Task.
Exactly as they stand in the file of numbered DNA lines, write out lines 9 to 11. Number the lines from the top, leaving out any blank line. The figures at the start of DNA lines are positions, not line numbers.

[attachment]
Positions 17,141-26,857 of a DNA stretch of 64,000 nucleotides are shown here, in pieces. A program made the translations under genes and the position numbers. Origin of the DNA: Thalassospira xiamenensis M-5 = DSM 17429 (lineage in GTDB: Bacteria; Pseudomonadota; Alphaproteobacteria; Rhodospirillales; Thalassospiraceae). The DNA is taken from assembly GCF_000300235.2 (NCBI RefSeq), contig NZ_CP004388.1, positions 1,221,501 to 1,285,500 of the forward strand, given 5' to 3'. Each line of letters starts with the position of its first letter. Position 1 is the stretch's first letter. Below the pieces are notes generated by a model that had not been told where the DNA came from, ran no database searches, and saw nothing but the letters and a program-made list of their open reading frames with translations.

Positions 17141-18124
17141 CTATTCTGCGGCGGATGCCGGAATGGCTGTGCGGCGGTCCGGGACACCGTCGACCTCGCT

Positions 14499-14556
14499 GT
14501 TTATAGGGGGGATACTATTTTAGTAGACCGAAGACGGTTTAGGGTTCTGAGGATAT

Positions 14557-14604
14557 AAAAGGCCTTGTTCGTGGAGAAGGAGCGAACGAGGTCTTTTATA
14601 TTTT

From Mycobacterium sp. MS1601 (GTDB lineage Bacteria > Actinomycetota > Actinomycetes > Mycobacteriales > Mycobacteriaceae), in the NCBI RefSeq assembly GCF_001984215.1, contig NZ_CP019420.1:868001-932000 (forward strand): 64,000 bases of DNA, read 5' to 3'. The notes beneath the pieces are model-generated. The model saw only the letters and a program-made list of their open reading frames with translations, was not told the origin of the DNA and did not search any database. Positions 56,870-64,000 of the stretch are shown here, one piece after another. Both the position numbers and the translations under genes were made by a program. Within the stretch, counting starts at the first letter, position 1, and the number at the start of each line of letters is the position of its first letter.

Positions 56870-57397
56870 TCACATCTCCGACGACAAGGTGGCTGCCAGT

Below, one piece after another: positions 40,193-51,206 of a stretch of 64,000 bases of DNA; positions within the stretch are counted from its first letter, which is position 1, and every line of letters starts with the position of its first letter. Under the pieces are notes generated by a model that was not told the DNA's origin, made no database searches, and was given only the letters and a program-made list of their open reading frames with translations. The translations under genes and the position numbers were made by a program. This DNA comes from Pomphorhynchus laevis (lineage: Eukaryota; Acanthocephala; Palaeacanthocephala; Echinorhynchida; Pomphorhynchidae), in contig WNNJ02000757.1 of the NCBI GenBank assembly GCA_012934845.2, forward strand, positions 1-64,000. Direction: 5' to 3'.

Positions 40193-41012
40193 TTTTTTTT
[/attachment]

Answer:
14601 TTTT

From Mycobacterium sp. MS1601 (GTDB lineage Bacteria > Actinomycetota > Actinomycetes > Mycobacteriales > Mycobacteriaceae), in the NCBI RefSeq assembly GCF_001984215.1, contig NZ_CP019420.1:868001-932000 (forward strand): 64,000 bases of DNA, read 5' to 3'. The notes beneath the pieces are model-generated. The model saw only the letters and a program-made list of their open reading frames with translations, was not told the origin of the DNA and did not search any database. Positions 56,870-64,000 of the stretch are shown here, one piece after another. Both the position numbers and the translations under genes were made by a program. Within the stretch, counting starts at the first letter, position 1, and the number at the start of each line of letters is the position of its first letter.

Positions 56870-57397